Pivotree Commerce, Data Management & Supply Chain Blog

How to Avoid 10 Common Mistakes in WMS Implementations: Part 1

by | Jan 26, 2012 | Blog, Supply Chain

The implementation of any WMS application is a complex undertaking. However, it does not mean that your project must fail, or even struggle. Bridge Solutions Group has extensive experience in managing the implementation of complex WMS applications, and we are committed to providing customers, partners, and interested parties with our expertise in every way possible. In a series of articles, we will present, how to avoid the 10 most common mistakes made during WMS implementations.  First, we’ll share the list of topics (below), and then jump right into the first topic: Inadequate Business Review.

 

  1. Inadequate Business Review – Many business reviews are inadequate and contain only the business process definitions. To be effective, the business review document must contain adequately defined objectives, realistic schedules, required resources and roles and responsibilities.
  2. Failure to Set Realistic Expectations – WMS implementations often ignore or fail to set proper expectations at all levels of the organization.  Realistic expectations can only be set by having an adequate understanding of all of the major technologies and processes involved.
  3. Lack of Risk Planning – Incorporating a Risk Plan within the overall implementation plan is vital. Many WMS implementations exclude risk planning and as a result, fail to meet implementation schedules due to the fact that they fail to predict the “what if” aspects.
  4. Insufficient Resources – Many implementations underestimate the resources required for success. Both human and financial resources are often insufficient or are not deployed in the most efficient manner.  Most often underestimated is the required availability of functional and business users.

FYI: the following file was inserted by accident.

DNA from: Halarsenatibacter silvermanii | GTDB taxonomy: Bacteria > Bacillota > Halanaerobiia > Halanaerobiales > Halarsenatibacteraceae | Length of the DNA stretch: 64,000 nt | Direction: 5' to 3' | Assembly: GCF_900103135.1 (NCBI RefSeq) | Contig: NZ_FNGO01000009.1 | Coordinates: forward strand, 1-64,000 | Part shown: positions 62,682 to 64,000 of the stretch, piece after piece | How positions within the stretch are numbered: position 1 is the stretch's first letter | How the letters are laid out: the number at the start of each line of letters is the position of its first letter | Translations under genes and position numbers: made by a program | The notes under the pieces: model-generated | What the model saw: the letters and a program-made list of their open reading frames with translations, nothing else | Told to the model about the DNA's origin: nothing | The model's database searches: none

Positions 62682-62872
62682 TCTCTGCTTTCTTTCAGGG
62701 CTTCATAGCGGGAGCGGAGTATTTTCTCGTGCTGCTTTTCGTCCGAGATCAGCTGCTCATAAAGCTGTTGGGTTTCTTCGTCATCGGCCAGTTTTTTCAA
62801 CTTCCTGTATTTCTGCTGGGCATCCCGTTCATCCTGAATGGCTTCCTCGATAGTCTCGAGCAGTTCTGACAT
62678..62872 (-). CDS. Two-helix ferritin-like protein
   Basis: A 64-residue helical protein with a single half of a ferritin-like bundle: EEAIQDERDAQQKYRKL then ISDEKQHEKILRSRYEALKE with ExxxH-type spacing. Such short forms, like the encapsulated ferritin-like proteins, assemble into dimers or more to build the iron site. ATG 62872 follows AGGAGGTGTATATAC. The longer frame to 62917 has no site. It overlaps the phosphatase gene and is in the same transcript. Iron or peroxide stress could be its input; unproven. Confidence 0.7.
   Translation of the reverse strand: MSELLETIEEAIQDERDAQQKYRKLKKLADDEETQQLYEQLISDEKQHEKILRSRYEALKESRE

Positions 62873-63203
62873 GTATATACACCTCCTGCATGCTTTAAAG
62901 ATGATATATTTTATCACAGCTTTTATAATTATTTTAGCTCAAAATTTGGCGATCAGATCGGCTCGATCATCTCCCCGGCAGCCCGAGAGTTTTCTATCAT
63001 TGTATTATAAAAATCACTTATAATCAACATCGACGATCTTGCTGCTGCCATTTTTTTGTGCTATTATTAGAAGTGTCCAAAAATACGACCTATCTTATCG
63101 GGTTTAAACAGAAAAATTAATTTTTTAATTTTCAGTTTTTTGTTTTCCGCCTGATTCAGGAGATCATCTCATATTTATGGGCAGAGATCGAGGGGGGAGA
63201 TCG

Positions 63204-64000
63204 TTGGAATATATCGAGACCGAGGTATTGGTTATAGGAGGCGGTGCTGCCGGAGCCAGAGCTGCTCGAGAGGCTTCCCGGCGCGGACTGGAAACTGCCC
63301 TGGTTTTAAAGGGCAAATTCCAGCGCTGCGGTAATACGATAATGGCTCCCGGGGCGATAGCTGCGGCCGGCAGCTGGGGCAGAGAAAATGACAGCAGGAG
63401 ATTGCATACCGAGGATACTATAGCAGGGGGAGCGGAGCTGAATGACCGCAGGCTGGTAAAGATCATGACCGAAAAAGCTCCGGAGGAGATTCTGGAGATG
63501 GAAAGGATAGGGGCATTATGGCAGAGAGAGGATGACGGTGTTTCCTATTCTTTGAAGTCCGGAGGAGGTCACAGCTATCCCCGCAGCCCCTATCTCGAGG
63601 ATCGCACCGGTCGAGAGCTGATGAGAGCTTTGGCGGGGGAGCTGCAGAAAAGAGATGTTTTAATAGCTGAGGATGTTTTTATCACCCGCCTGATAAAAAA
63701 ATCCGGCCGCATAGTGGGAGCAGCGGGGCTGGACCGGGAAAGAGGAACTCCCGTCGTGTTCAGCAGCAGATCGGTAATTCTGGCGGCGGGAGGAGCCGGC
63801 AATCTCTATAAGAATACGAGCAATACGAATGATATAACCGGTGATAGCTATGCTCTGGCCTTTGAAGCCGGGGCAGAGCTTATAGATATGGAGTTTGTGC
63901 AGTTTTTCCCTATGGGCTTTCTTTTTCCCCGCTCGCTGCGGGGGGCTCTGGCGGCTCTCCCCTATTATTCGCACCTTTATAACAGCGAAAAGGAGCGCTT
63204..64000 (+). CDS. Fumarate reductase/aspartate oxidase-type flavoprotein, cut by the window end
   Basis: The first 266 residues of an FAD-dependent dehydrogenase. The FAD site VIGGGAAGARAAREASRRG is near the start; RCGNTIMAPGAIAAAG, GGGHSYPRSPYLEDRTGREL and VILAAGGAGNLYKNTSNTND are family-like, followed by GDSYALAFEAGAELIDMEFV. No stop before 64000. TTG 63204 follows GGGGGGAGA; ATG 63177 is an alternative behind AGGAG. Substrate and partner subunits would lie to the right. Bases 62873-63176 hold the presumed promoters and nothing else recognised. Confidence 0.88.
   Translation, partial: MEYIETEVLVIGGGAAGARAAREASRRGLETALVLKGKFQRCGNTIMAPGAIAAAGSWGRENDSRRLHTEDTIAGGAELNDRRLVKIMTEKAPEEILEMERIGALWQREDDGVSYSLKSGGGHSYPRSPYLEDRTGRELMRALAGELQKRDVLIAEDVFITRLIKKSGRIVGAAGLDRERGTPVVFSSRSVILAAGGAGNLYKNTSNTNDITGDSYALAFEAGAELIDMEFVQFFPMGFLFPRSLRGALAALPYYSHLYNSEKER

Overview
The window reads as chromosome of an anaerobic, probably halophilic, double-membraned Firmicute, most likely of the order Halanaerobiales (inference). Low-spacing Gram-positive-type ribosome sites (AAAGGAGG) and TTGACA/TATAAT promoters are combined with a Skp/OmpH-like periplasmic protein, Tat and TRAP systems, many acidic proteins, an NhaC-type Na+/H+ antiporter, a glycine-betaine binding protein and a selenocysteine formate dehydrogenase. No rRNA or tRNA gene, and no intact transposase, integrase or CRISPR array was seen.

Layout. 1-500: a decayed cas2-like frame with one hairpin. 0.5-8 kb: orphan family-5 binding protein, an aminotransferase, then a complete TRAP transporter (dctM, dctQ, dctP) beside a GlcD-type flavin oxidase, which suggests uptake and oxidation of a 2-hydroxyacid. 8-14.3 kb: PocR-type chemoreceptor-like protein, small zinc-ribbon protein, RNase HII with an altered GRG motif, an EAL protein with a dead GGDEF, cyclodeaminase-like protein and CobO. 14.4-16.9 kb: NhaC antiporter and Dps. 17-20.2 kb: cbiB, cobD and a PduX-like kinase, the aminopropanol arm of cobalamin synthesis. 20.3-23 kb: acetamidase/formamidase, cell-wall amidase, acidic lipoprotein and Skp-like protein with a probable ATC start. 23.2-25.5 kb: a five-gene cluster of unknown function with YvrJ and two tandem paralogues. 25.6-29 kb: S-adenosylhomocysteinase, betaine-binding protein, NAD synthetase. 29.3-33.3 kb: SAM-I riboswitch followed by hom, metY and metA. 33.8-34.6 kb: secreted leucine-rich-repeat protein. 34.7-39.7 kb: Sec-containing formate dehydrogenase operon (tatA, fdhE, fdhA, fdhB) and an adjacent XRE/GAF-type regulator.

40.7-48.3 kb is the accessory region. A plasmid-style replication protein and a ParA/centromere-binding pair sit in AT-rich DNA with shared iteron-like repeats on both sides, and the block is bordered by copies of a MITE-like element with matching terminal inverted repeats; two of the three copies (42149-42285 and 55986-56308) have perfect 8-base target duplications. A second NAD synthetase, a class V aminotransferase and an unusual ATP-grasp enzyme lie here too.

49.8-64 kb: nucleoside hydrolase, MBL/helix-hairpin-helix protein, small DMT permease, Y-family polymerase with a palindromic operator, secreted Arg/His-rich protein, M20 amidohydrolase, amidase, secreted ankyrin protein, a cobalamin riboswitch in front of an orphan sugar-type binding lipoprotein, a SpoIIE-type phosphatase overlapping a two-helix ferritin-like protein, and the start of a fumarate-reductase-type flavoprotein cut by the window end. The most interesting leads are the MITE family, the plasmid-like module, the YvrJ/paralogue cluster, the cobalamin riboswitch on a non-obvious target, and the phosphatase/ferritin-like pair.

5.  Unrealistic Implementation Schedule – One of the most common mistakes found in almost implementation schedules is the setting of an unrealistic schedule. In many cases, the end date is picked before the schedule is developed. Thus, when the plan or project schedule is developed, it must fit within a predefined timeline. This is the equivalent to fitting the “square peg on the round hole.”  Working out to an end date based on work estimates will help provide you with more accurate estimates, and inherently cannot be done until you know what the work is!’
  6. Inadequate Training – Adequate training is vital. Training is often too short, too broad or improperly conducted.  This leads to higher support, maintenance, and opportunity costs. Proper training is as important as any other aspect of the implementation.
  7.  Insufficient Testing – All implementations contain some degree of testing. However, a common mistake often made is to reduce the testing cycle to meet schedule restrictions. The development of adequate testing plans is a vital aspect.
  8.  Inadequate Data Collection and Conversion Plans – The collection and conversion of data from existing systems is often started too late and lacks any plan to ensure the accuracy of the data. The plan must be developed early and there must be a focus on accuracy.
  9. Poorly Planned Integration – The integration of the WMS with other applications or systems is often poorly planned. The lack of a detailed integration plan typically results in implementation delays and unexpected technical issues.
  10. Insufficient Support – Too little too late is often the theme of many implementations. Only when a major issue is encountered are the support resources put in place. Better to plan for the worst and expect the best.

 

Each of the above 10 most common implementation issues will be discussed in greater detail in our series of articles to be published every few weeks over the coming months. Check back regularly to ensure you have an opportunity to review the article and gain insight and feel free to send us more topics, comments, or other discussion points as well!. So let’s get started:

 

Topic 1:  Inadequate Business Review